D-Ribose

D-Ribose, Ribose

D-ribose is a type of carbohydrate that works in the production of energy, DNA, and RNA. ATP, the energy molecule used by all the cells of the body is derived from ribose.

Nutraceutic

  • Origin Nonessential, Synthetic
  • Source Mushrooms, Meat, Cheese, Milk, Eggs.
  • Type Carbohydrate

Cardiovascular Health

The cardiovascular system is responsible for blood circulation, which has the function of transporting nutrients and oxygen throughout the body. It consists of the heart and blood vessels. Cardiovascular diseases are caused by changes in the blood lipid profile, high blood pressure, diabetes, heart failure, genetic predisposition, overweight, stress, and others. The compounds that help cardiovascular health are those that normalize risk factors, such as cholesterol.
  • Heart Function

    The heart is one of the most strong muscles in the body, as it works nonstop and very steady. But it can also fail, brought down by a poor diet and lack of exercise, smoking, infection, unlucky genes, etc. It's essential to your health to take care of your heart health.
  • Age Range Teenagers (13-19), Adults (20-59), Seniors (>60)
  • Toxicity May be toxic in high doses
  • Side effects Hypoglycemia, Increased levels of uric acid.
  • Warnings Diabetes

Why be Careful

Its use by diabetics and by patients with hyperuricemia (excess of uric acid in the blood) must be monitored by a doctor, due to possible episodes of hypoglycemia and increased levels of uric acid.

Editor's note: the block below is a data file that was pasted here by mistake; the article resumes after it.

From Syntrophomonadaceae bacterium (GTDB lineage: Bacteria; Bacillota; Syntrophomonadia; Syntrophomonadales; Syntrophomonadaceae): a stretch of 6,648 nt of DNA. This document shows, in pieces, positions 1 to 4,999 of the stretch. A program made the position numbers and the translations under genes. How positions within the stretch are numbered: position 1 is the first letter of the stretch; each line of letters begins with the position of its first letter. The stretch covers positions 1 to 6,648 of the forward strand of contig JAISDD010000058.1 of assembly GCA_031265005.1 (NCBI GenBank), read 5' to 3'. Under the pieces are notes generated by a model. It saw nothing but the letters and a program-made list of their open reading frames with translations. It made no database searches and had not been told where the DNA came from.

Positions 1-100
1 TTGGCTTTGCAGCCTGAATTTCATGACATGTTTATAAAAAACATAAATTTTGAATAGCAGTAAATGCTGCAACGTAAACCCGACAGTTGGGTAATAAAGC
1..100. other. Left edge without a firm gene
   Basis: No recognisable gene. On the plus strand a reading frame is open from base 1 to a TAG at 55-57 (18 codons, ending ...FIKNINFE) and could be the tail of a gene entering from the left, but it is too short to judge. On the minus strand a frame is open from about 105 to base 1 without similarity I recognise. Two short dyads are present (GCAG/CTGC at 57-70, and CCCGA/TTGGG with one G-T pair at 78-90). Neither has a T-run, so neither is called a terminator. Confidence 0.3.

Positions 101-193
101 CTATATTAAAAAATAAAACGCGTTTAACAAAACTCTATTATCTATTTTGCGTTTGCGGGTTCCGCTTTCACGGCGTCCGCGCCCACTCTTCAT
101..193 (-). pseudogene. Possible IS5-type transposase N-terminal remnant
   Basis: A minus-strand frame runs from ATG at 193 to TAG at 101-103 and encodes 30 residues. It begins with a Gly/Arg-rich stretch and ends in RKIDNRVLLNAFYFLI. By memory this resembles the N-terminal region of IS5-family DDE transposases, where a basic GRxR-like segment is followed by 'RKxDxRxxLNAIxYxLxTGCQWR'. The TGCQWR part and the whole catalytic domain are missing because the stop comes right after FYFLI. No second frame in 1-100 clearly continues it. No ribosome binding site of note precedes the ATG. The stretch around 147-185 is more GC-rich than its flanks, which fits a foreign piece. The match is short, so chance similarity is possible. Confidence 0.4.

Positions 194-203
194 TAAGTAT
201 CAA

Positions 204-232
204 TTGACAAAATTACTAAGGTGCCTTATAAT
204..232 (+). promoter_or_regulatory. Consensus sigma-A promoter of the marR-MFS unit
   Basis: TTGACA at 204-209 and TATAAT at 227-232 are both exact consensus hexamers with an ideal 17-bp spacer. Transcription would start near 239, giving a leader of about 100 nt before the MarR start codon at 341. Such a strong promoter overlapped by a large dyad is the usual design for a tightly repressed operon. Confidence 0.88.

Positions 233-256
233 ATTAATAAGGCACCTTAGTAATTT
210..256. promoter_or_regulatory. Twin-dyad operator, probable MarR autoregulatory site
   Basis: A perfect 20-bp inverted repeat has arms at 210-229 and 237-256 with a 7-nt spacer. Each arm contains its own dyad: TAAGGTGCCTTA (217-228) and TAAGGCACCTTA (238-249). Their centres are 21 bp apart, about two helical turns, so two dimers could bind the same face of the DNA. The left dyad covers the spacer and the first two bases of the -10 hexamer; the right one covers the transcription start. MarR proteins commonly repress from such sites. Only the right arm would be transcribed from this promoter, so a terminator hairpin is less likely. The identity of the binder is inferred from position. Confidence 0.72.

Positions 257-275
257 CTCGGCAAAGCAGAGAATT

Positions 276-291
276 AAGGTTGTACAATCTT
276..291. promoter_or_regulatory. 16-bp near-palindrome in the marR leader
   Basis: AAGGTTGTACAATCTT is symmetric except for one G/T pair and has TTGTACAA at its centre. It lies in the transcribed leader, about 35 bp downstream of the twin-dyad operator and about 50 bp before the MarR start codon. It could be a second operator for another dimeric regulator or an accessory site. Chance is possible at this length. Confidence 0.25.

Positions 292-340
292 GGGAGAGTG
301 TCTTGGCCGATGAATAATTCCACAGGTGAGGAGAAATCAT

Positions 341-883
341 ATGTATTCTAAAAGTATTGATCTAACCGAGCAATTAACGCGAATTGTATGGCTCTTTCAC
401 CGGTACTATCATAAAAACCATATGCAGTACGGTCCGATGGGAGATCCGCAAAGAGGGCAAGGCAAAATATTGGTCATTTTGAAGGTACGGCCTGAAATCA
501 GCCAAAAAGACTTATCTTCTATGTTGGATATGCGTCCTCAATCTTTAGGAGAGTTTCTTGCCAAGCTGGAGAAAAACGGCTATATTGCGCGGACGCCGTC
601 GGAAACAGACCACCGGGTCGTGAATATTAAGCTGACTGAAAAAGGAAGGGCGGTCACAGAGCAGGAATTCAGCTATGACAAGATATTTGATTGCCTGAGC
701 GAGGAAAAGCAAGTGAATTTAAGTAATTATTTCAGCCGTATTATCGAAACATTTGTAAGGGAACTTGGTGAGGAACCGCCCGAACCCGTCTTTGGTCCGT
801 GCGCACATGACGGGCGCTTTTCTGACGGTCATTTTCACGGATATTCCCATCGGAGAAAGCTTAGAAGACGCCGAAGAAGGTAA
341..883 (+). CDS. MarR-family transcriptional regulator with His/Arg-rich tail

References

  1. a b Sawada SG1, et al. Evaluation of the anti-ischemic effects of D-ribose during dobutamine stress echocardiography: a pilot studyCardiovasc Ultrasound. (2009)
  2. a b Tullson PC1, et al. De novo synthesis of adenine nucleotides in different skeletal muscle fiber typesAm J Physiol. (1988)
  3. a b Brault JJ1, Terjung RL. Purine salvage to adenine nucleotides in different skeletal muscle fiber typesJ Appl Physiol (1985). (2001)
  4. ^ Pauly DF1, Pepine CJ. D-Ribose as a supplement for cardiac energy metabolismJ Cardiovasc Pharmacol Ther. (2000)
  5. a b c d e f g h i Hellsten Y1, Skadhauge L, Bangsbo J. Effect of ribose supplementation on resynthesis of adenine nucleotides after intense intermittent training in humansAm J Physiol Regul Integr Comp Physiol. (2004)
  6. ^ Omran H1, et al. D-Ribose improves diastolic function and quality of life in congestive heart failure patients: a prospective feasibility studyEur J Heart Fail. (2003)
  7. ^ MacCarter D, et al. D-ribose aids advanced ischemic heart failure patientsInt J Cardiol. (2009)
  8. ^ Pliml W1, et al. Effects of ribose on exercise-induced ischaemia in stable coronary artery diseaseLancet. (1992)
  9. ^ Sahlin K1, Broberg S, Ren JM. Formation of inosine monophosphate (IMP) in human skeletal muscle during incremental dynamic exerciseActa Physiol Scand. (1989)
  10. ^ Hellsten-Westing Y1, et al. The effect of high-intensity training on purine metabolism in manActa Physiol Scand. (1993)
  11. ^ Hellsten Y1, et al. Urate uptake and lowered ATP levels in human muscle after high-intensity intermittent exerciseAm J Physiol. (1998)
  12. ^ Hellsten Y1, et al. AMP deamination and purine exchange in human skeletal muscle during and after intense exerciseJ Physiol. (1999)
  13. ^ Hellsten-Westing Y1, et al. Decreased resting levels of adenine nucleotides in human skeletal muscle after high-intensity trainingJ Appl Physiol (1985). (1993)
  14. ^ Srikuea R1, et al. Association of fibromyalgia with altered skeletal muscle characteristics which may contribute to postexertional fatigue in postmenopausal womenArthritis Rheum. (2013)
  15. ^ Bengtsson A, Henriksson KG, Larsson J. Reduced high-energy phosphate levels in the painful muscles of patients with primary fibromyalgiaArthritis Rheum. (1986)
  16. ^ Gebhart B1, Jorgenson JA. Benefit of ribose in a patient with fibromyalgiaPharmacotherapy. (2004)
  17. a b Teitelbaum JE1, Johnson C, St Cyr J. The use of D-ribose in chronic fatigue syndrome and fibromyalgia: a pilot studyJ Altern Complement Med. (2006)